“I am ready to compose and dispose is use know what I mean,” said LC proud of his quip.
“Leave the bag in the hallway, Ray can carry it to church when we go on Sunday. I don’t want to you to be caught, I mean messing up your clothes with it,” said La Flor.
Come by tomorrow to see the duo’s first song. They promise it will be a hit.
I guided La Flor over to the sofa and helped her sit. I’ve not seen her in such a fragile state. Tears streaming down her cheeks, leaving a web-like trail of mascara giving her a macabre look. She’s shaking as if she stepped out of a freezer. Her voice, barely audible. This is not the beautiful, tough, and edgy woman I know. My inner Saint Bernard is off to the rescue.
“Let me get this straight, La Flor. You do not want to marry Little Carmen under any circumstance. And, your answer is final. Is that right?” I asked.
She nodded. Then wiped her nose on her arm. The woman is a basket case. Under any circumstance, La Flor would not stoop to this degrading behavior. I offer her a Kleenex and she starts wailing as if she were not named queen of the alt ego alt ego cotillion.
Between sobs, she said, “It, it, it’s my tragic life. My life is over. Tie me to the tracks and let a train run me down. Buy me a one-way ticket to the slums in Juarez. Dump me in the middle of the Mojave and forget about me.”
“You’re depressed,” I said.
“Depressed? Depressed? Is that the best you can do? I thought you were my last hope, a sensitive male who might help me. But, no, you’re, you’re like the rest of your species. You’re only thinking of yourself and …”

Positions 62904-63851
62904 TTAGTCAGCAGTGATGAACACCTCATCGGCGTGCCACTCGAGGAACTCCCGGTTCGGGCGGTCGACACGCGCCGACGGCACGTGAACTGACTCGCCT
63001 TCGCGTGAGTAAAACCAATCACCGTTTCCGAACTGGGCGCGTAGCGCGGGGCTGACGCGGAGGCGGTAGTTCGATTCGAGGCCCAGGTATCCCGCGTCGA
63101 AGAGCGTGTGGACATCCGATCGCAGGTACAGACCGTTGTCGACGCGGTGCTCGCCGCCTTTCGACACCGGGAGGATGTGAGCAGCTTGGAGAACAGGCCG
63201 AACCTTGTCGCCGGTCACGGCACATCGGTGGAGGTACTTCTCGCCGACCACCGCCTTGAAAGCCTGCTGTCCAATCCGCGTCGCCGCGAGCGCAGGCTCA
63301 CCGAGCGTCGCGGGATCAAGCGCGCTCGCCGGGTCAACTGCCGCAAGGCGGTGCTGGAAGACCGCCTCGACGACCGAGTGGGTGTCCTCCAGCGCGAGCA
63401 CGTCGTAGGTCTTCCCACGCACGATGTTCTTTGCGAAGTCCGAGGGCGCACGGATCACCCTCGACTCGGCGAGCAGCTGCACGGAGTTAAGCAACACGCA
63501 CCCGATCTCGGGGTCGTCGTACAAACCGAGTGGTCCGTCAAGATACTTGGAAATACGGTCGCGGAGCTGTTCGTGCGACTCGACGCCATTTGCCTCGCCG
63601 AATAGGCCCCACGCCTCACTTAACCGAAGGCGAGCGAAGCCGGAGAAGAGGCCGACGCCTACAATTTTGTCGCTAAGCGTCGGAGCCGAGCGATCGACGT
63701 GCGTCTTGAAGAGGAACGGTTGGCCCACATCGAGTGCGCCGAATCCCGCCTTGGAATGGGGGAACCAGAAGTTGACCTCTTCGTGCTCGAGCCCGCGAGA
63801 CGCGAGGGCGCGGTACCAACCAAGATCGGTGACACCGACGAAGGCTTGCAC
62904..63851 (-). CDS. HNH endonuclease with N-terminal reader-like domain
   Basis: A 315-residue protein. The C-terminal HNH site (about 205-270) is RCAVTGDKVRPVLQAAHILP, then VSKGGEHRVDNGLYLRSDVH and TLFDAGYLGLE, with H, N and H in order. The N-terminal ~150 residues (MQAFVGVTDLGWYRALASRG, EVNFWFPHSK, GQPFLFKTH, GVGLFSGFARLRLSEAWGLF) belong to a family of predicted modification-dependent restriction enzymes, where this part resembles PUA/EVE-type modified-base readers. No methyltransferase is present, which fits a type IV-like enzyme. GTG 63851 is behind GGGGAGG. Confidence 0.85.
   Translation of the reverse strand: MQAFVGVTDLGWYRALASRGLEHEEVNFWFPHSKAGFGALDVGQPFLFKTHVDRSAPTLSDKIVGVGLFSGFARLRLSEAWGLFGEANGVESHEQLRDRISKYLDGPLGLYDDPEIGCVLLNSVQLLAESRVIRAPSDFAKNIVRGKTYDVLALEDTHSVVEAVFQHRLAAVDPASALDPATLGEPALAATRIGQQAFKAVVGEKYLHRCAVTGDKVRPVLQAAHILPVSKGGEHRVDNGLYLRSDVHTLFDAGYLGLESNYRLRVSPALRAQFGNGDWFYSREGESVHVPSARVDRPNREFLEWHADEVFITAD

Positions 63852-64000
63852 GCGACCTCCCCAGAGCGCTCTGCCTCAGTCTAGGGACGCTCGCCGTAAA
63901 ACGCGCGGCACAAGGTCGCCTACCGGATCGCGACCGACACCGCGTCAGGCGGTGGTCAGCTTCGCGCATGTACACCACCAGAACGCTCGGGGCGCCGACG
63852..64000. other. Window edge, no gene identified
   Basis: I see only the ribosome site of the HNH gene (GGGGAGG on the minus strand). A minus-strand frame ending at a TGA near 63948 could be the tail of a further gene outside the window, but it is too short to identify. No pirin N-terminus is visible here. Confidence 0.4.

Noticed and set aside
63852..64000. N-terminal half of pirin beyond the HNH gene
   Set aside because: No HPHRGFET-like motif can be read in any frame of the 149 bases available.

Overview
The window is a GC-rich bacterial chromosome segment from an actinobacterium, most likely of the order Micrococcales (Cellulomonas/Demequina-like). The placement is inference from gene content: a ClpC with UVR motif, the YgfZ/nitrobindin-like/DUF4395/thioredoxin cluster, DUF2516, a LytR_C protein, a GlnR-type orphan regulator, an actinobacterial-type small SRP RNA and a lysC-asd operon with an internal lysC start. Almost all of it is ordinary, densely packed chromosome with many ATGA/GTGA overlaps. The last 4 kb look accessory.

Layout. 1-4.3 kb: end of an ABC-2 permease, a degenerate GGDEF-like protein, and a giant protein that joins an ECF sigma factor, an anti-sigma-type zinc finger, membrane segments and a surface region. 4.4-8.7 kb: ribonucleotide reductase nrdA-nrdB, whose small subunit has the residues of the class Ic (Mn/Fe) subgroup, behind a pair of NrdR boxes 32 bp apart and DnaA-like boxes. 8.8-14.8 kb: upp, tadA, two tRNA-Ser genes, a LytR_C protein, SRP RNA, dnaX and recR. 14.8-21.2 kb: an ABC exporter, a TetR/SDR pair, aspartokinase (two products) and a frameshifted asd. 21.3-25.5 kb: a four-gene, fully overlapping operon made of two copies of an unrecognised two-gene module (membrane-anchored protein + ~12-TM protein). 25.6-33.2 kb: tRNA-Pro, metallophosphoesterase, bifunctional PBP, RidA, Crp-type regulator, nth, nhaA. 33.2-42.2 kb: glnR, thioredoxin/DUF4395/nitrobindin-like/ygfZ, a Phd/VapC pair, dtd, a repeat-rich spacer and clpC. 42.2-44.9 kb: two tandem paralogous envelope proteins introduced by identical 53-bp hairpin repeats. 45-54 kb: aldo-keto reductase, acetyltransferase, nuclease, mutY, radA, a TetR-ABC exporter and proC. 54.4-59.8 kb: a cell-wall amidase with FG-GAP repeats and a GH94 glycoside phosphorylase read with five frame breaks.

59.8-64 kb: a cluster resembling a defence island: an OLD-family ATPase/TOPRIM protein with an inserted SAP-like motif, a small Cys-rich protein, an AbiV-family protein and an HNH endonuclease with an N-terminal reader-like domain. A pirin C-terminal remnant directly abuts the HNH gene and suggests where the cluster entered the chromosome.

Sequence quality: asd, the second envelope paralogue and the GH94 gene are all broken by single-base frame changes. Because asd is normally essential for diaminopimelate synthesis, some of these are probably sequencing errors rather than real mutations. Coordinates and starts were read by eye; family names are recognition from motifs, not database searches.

And, she started wailing again. I’m concerned a neighbor might call 911 and report a domestic dispute. I hear my inner Saint Bernard barking, howling, scratching at the door to my heart. What can I do but help?
“Okay, I’ll talk to Little Carmen for you.”
“You will?” her voice so soft, I barely heard her.
“Yes,” I said and squeezed her hand.
“And, will you protect me from Big Carmen and his thug, Lil Carlo?” she whimpered.
“I will speak to Big Carmen.”
“Will you ask him if I can still be the image for his pizzeria?”
“Yes, I will.”
“Do you promise, cross your stone heart,” she whimpered.
It wasn’t the right time to argue with her about my stone heart, so I said, “I promise.”
I’d no sooner finished when Carmela burst into the living room, “Bravo, bravo, bravo, beautiful, tough, and edgy actress. You rightly deserve an Oscar for your Oscar performance.”
“Huh?” I said, bewildered.
“Let go of my hand, Ray. I have to shower and redo my makeup. It’s not easy having as much talent as I have. Remember your promise. I know you don’t break promises.”
“Huh?” It’s all I can say. Her old black magic has me in a spell. Her old black magic that she weaves so well. My apologies to Sinatra. La Flor left me befuddled, bemused, and bewitched. Anxious? That’s for kids. I’m in full blown panic attack. And then I hear …
“Ray-mo, eyes back. Use gonna coach me on how to do the pro, er, prop, er, pop the, er, asks to marries me?”
A crazy thought? Will Siri help me?